Lenovo IdeaTab S2109 review:

Lenovo IdeaTab S2109

Tested spec Lenovo IdeaTab S2109A Samsung Galaxy Tab 2 10.1 Asus Transformer Pad TF300 Apple iPad (2012)
Maximum brightness (Super IPS) 411 cd/m2 380 cd/m2 331 cd/m2 455 cd/m2
Default brightness 185 cd/m2 213 cd/m2 135 cd/m2 160 cd/m2
Maximum black level (Super IPS) 0.32 cd/m2 0.39 cd/m2 0.22 cd/m2 0.49 cd/m2
Default black level 0.14 cd/m2 0.22 cd/m2 0.09 cd/m2 0.17 cd/m2
Default contrast ratio 1,284 974:1 1,504:1 941:1
Maximum contrast ratio (Super IPS) 1,321 968:1 1,500:1 928:1

When swiping through pages and navigating menus, the screen matches the sensitivity of most Android tablets out there but can't quite compete with the ubersensitivity of the Transformer Pad TF300, and on some occasions it was frustratingly difficult to swipe open the lock screen on the S2109A. Apps launched without delay, in that they began their launching process as I tapped the appropriate icon, but some larger apps, like games, clearly took longer to load compared with even other dual-core based tablets, like the Samsung Galaxy Tab 2 10.1.

Web and app download speeds were, on average, slower than when using most other Android tablets when within 5 feet of our test router. App downloads especially took up to four times longer to download than on the Galaxy Tab 2 10.1.

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The 1.3-megapixel front camera won't exactly inspire much cinematic experimentation. James Martin/CNET

Thanks to its hardware scalability, I once again used Riptide GP as a game performance benchmark. Depending on the speed of the tablet's CPU, Riptide GP will deliver a noticeable increase or decrease in frame rate. The S2109A delivered playable frame rates, about on par with other 1GHz, dual-core-based tablets, but obviously didn't approach Tegra 3 levels of quad-core-infused performance.

Successfully playing movie files was fraught with frustrating inconsistency. MP4 and MOV files usually played without requiring much coaxing, but even that wasn't guaranteed. MKV files, though (once I could actually convince them to play; usually by restarting the tablet) played with stuttery performance. This was using the Dice Player, one of the most compatible players I know of, and again, isn't something I've seen lately with the deluge of Tegra 3 tablets I've crossed paths with.

If you do convince movies to play, the inclusion of four separate speakers does pay off, however, and the tablet's sound is loud, powerful, and fairly clear.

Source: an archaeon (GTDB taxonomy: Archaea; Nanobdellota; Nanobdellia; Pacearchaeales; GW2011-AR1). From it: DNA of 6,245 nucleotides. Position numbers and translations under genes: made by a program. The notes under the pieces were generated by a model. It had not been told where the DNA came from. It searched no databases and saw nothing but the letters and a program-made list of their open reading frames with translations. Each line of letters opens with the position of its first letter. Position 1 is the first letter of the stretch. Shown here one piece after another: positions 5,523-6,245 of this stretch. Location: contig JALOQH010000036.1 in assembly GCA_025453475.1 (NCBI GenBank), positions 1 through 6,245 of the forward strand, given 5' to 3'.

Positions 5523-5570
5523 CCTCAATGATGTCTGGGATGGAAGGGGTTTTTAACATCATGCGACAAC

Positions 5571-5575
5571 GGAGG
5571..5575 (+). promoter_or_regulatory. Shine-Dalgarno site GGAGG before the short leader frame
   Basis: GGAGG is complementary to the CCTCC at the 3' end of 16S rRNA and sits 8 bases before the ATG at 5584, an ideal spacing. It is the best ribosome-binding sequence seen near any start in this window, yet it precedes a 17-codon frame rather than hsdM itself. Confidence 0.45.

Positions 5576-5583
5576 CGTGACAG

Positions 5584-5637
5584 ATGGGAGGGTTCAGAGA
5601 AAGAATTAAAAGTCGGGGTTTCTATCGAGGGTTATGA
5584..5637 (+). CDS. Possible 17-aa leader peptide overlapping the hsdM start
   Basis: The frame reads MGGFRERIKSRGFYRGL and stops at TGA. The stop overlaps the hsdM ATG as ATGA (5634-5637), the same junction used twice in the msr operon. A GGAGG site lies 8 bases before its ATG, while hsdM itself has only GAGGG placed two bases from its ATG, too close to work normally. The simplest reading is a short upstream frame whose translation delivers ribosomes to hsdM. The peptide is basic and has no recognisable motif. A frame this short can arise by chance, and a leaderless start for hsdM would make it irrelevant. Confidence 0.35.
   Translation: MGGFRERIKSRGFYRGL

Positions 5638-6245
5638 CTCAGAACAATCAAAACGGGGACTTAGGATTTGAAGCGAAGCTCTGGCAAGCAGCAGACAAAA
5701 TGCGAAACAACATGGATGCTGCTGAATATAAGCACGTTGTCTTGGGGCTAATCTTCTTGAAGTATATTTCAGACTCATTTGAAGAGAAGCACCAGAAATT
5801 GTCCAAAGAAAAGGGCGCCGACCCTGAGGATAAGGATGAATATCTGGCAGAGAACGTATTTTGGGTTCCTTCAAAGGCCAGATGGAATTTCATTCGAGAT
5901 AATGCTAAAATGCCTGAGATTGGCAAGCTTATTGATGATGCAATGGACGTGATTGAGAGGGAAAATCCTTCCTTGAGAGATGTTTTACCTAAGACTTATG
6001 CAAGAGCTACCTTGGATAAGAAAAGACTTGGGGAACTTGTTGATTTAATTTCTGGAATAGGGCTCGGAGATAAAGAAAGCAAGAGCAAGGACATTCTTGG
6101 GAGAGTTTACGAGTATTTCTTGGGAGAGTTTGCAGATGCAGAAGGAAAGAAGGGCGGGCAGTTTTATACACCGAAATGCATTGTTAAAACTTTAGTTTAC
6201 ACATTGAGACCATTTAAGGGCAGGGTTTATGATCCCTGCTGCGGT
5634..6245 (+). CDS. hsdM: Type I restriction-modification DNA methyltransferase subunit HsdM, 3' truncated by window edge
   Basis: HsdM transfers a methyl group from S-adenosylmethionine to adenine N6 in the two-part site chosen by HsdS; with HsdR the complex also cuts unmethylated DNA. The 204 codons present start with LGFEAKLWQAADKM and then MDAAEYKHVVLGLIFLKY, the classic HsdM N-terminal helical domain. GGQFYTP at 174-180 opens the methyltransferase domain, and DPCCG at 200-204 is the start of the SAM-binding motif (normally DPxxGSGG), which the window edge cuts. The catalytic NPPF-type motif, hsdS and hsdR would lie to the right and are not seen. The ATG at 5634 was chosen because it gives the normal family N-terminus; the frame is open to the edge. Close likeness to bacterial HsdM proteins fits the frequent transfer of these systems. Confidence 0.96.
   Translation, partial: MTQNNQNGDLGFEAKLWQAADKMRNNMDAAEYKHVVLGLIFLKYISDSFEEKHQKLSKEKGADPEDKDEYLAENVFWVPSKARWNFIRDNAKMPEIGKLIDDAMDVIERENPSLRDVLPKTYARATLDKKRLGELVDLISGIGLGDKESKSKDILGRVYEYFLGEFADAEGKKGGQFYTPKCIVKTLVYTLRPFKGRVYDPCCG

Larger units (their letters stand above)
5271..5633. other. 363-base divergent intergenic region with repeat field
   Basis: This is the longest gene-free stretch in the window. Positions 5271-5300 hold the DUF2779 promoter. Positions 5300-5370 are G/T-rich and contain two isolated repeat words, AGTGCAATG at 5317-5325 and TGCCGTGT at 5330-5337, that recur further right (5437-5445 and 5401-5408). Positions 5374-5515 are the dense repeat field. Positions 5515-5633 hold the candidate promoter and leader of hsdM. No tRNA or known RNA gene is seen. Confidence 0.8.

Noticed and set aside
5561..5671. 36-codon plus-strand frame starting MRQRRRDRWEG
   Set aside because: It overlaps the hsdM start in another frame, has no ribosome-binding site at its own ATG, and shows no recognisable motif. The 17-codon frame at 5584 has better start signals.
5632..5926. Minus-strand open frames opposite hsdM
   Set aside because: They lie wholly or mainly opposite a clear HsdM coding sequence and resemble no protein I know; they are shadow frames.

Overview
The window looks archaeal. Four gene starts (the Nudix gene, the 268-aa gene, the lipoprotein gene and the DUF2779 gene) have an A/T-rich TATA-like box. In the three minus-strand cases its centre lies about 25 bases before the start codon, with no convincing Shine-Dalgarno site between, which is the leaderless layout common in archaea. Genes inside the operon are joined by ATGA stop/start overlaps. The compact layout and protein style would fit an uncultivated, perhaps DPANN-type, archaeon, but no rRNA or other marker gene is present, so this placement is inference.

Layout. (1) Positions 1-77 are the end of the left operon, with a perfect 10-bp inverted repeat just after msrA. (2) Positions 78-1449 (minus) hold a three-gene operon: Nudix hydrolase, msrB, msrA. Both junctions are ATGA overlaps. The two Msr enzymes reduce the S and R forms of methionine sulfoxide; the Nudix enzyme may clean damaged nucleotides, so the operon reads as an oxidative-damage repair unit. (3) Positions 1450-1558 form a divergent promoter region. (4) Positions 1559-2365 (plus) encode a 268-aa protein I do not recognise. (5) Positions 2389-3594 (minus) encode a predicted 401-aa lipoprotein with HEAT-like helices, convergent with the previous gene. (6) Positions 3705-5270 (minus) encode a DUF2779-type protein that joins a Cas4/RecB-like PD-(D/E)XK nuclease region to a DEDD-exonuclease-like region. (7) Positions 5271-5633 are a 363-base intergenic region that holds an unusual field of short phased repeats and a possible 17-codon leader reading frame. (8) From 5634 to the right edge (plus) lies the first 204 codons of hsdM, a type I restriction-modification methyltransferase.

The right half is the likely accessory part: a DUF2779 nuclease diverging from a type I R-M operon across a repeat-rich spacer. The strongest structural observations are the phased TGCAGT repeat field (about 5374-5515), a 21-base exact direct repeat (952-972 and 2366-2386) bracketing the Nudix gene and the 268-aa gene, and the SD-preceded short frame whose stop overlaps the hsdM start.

As mentioned, the S2109A has a front-facing 1.3-megapixel camera, and the 720p video recorded with it looks like 720p video recorded on a typical tablet: Webcam-looking stuff, with a distinct lack of clarity and washed-out colors. That is, if I could get the camera app to actually start.

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One of the 4 speakers on the S2109A. With 4 speakers, you'd expect the sound to deliver and it does. James Martin/CNET

The tablet never once crashed on me. While that statement may indicate I'm setting the bar too low, I mention it only because I did experience several app crashes or just nonstarting apps (like the camera app). This seemed to occur right after doing some high-bandwidth tasks on the tablet, like playing a couple of games and watching a movie. A restart "fixes" this, but that's not exactly my idea of a fix for a consistent problem.

Battery life appeared to drain a bit faster than what we typically see on tablets and required a recharge after about 8 hours of periodic use. Here are our official CNET Labs-tested battery life results. More tablet testing results can be found here.

Video Battery life (in hours)
Lenovo IdeaTab S2109 9.4

The S2109A is a decent device and $350 is an appealing price, but the tablet is less than the sum of its parts. When you start paying close attention to what else is out there, this becomes readily apparent. If you're strictly looking for a 10-inch tablet in this price range, I recommend the $400 iPad 2. If you prefer Android, however, the $380 Transformer TF300 is worth the extra $30 (or more) you'd be paying over the S2109A. It has most of the S2109A's ports and is much faster and more stable, with really good cameras, and useful Asus software features.

If you absolutely have to save that last $30 or so, then money is probably too tight and a tablet may not be the wisest of investments. If you have the disposable income, however, the TF300 is the better Android buy, with the iPad 2 being the overall recommendation in the $300-to-$400 10-inch tablet subcategory.

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